(Rama VII) Ananda Mahidol
Ananda Mahidol
(Rama VIII) Bhumibol Adulyadej
Bhumibol Adulyadej
(Rama IX)

Regents of Thailand

Rama VII

The Prince of Nakhon Sawan The Prince Narisara Nuwattiwong


The Prince Anuvatana Prince Aditya Dibabha Chao Phraya Yomarath (Pan Sukhum) Chao Phraya Bijayendra Yodhin (General Um Indrayodhin) Luang Praditmanutham (Dr. Pridi Banomyong)

Rama IX

Phra Suthamawinichay Phraya Nolarajasuwach (Thongdi Nolarajasuwach) Sa-nguan Chuthatemi The Prince of Chainat Phraya Manovaratsevi (Plod Vichear na Songkhla) The Prince Adireksorn Udomsakdi The Prince Bidyalabh Bridhyakon Luang Adulyadejchrat (Bhat Phuengphrakhun) Queen Sirikit Princess Srisangwan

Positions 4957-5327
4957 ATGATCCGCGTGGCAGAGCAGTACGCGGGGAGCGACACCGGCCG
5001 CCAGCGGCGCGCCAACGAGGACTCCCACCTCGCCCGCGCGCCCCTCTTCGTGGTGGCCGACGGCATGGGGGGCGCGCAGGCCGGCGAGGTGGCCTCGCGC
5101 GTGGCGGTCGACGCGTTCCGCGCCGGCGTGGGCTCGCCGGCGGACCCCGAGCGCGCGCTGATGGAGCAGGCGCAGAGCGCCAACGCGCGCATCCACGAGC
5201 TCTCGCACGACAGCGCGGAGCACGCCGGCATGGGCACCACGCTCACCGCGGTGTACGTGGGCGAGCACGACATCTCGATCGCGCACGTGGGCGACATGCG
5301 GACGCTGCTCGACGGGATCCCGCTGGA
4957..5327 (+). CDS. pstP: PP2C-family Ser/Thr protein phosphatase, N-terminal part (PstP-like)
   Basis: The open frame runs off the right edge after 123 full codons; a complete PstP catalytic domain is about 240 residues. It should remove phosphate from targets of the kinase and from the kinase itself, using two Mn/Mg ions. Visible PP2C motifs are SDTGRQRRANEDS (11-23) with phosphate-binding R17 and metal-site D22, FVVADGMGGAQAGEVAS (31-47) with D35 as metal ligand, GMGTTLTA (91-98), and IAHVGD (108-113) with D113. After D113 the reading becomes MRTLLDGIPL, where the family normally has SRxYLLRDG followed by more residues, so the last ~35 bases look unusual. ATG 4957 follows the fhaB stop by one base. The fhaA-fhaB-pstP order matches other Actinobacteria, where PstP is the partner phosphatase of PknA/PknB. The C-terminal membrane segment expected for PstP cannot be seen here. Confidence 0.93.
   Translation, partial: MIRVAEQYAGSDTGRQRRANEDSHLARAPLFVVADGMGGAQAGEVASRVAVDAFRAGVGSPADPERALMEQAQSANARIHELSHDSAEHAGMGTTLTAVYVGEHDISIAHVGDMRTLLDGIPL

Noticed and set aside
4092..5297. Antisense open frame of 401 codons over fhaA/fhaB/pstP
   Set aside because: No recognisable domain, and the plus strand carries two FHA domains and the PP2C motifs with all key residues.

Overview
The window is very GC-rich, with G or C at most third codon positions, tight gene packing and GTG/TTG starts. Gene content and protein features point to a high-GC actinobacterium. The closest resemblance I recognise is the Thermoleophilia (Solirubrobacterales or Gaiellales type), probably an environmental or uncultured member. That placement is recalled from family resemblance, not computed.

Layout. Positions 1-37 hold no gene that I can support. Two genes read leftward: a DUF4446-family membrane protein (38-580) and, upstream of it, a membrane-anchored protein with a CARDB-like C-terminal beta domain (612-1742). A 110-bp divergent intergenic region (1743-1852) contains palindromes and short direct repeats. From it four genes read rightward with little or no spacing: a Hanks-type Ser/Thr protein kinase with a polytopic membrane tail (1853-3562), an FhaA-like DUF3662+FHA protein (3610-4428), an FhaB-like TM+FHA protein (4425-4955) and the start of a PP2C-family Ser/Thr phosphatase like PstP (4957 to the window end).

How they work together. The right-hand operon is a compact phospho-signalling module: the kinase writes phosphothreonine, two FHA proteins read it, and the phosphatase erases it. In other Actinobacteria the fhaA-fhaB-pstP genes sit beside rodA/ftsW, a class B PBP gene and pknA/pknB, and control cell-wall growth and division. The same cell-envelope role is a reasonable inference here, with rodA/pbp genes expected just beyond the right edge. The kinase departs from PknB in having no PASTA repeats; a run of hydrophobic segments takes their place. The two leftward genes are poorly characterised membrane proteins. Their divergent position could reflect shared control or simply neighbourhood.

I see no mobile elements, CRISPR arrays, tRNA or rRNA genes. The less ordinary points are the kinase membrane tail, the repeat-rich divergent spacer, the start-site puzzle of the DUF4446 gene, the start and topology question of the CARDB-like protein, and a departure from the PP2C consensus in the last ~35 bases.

Prime Ministers of Thailand

Phraya Manopakorn Nititada
Phraya Manopakorn Nititada
(Kon Hutasingha) General Phraya Phahonphonphayuhasena
Phraya Phahonphonphayuhasena
(Phot Phahonyothin) Field Marshal Plaek Phibunsongkhram Major Khuang Aphaiwong Thawi Bunyaket Seni Pramoj Pridi Banomyong Rear Admiral Thawan Thamrongnawasawat Pote Sarasin Field Marshal Thanom Kittikachorn Field Marshal Sarit Thanarat


Field Marshal Phin Choonhavan General Phao Sriyanond Lieutenant-General Kat Katsongkhram Marshal of the Air Force Fuen Ronnaphagrad Ritthakhanee


Direk Jayanama Luang Wichitwathakan


Khana Ratsadon Free Thai Movement Coup Group Communist Party of Thailand Southeast Asia Treaty Organization Association of Southeast Asian Nations

Key events